[ISN] Banker Accused of E-Harrassment

From: mea culpa (jerichoat_private)
Date: Thu Aug 20 1998 - 19:52:30 PDT

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    Banker Accused of E-Harrassment 
    8:10am  20.Aug.98.PDT
    A judge Wednesday ordered a former Smith Barney investment banker to
    appear in court next month on charges that he harassed top executives at
    the firm by allegedly sending a series of phony email messages.
    Michael Lissack, 39, faces eight counts of aggravated harassment. He
    appeared in court Wednesday and a Manhattan Criminal Court judge set a
    hearing date for 15 September.
    According to the Manhattan district attorney, Lissack sent out email using
    the identity of Sanford Weill, chairman and chief executive officer of the
    Travelers Group, parent company of Salomon Smith Barney.
    "The officers of Salomon Smith Barney need your help. A climate of bad
    ethics and questionable morals has taken over the firm....  The moral
    compass has gone adrift," the message said. The message asked for
    responses to be sent to Jim Boshart, a vice chairman at Smith Barney, and
    gave his private number.
    Another message Lissack allegedly sent under the name of Jamie Dimon,
    another Smith Barney executive, read: "Travelers has US$1 million set
    aside to influence votes on abortion issues. Given the climate of sexual
    harassment at Smith Barney it will be no surprise to learn that Jamie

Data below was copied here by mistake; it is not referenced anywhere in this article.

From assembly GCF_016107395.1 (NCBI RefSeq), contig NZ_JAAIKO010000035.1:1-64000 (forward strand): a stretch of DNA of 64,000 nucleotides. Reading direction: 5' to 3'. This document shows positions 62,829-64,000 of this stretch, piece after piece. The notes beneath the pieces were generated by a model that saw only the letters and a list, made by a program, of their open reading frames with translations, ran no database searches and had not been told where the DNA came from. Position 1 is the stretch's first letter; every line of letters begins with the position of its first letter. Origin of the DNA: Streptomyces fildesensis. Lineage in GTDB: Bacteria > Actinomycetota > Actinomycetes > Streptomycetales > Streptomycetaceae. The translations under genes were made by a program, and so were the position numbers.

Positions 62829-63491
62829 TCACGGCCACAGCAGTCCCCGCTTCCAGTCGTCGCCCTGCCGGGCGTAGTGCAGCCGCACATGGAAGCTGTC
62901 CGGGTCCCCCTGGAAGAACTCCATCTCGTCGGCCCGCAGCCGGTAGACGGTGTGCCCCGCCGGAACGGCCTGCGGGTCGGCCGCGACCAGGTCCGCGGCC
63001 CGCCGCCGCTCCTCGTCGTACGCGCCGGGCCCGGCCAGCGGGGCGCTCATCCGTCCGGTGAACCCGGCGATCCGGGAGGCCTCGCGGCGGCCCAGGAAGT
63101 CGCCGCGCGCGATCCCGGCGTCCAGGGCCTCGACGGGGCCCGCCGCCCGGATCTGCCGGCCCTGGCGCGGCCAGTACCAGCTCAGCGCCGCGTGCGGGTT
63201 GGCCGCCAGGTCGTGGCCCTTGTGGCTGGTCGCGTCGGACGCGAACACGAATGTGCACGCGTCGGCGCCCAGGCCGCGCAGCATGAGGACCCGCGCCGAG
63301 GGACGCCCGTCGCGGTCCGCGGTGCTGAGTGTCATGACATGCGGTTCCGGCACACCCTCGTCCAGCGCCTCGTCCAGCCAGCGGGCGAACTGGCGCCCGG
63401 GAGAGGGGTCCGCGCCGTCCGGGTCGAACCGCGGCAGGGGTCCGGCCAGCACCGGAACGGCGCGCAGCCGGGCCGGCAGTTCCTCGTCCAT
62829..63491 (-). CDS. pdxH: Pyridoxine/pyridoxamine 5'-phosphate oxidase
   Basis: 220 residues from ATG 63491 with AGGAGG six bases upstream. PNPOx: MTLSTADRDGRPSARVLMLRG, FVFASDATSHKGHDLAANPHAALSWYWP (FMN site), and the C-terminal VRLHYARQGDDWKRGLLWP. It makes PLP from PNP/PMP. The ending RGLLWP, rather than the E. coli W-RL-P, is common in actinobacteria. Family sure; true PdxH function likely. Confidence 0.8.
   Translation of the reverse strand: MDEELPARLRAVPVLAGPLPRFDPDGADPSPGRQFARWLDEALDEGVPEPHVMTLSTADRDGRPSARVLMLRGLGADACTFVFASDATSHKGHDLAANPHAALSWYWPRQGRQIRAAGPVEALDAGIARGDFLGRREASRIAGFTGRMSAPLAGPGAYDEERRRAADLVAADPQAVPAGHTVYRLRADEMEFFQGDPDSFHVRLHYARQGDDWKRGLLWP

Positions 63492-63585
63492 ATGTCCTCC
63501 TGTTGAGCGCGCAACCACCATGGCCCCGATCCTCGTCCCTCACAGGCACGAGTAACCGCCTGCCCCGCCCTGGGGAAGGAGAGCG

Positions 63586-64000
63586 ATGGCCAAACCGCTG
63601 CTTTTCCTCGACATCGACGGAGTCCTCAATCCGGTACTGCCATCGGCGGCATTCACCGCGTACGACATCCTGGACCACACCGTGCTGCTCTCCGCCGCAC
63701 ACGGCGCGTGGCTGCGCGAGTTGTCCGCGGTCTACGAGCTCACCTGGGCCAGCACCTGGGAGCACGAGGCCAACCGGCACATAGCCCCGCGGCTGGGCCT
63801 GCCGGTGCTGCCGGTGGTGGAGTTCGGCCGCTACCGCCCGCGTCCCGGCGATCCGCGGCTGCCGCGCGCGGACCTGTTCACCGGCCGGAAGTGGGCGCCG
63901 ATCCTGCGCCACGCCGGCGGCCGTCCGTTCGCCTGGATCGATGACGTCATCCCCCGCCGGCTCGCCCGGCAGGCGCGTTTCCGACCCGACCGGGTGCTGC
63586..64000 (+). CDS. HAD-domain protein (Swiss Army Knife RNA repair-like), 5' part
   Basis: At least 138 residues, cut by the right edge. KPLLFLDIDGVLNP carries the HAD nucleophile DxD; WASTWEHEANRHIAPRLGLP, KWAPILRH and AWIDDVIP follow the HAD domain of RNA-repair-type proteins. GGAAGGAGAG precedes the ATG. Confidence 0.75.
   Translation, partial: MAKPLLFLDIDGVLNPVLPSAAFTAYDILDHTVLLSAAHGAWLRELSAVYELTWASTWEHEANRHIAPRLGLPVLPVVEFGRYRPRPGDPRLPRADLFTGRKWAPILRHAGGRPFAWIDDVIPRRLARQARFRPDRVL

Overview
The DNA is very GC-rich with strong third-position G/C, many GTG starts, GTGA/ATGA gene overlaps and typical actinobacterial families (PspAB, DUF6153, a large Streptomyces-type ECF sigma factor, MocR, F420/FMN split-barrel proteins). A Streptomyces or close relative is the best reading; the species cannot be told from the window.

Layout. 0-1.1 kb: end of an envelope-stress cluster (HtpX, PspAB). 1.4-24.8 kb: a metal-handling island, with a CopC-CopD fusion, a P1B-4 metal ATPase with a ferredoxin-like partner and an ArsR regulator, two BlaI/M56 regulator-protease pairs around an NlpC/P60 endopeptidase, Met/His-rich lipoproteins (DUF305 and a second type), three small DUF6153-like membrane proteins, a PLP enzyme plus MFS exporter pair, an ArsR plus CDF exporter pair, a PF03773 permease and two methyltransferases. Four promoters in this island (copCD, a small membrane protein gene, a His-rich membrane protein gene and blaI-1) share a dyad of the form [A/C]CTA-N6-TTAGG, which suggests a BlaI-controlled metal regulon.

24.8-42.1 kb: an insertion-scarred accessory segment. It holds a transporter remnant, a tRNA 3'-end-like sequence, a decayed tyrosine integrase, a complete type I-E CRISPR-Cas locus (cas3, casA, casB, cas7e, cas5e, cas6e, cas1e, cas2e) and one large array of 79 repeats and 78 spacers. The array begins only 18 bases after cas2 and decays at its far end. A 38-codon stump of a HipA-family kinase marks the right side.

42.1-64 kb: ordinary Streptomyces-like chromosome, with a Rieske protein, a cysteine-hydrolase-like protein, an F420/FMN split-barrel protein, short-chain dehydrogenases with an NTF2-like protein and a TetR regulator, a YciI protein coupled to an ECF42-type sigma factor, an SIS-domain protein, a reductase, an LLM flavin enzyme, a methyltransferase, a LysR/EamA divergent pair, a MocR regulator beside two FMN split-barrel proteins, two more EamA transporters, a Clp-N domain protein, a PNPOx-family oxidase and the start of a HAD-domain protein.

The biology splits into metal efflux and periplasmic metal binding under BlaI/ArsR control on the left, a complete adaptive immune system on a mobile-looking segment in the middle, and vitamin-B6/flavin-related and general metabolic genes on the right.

Dimon doesn't know what to do with this money. Write or call: Let him know
    what you think!" The responses to Lissack's phony messages "tied up" the
    telephone lines at Smith Barney, according to prosecutors. 
    Lissack was hired in July 1981 and dismissed in February 1995 after he
    would not cooperate with an internal investigation. The email messages
    started in September 1996 and continued until January 1998.
    In 1995, Lissack asked for US$50 million from Smith Barney before a New
    York Stock Exchange arbitration panel, while the firm filed a counterclaim
    seeking $15 million from Lissack.  Lissack contended he had been dismissed
    for blowing the whistle on an alleged Smith Barney practice called
    "yield-burning" -- overcharging states and localities for federal Treasury
    bonds they bought when they refinanced older, more expensive debt. Smith
    Barney denied Lissack's charges and argued he was a disgruntled employee
    who had waged a campaign to injure the firm's reputation. That case was
    thrown out.
    If convicted of the harassment charges, Lissack faces up to one year in
    prison on each of the eight counts. Michael Schlein, a spokesman for Smith
    Barney, said he had no comment on the case. 
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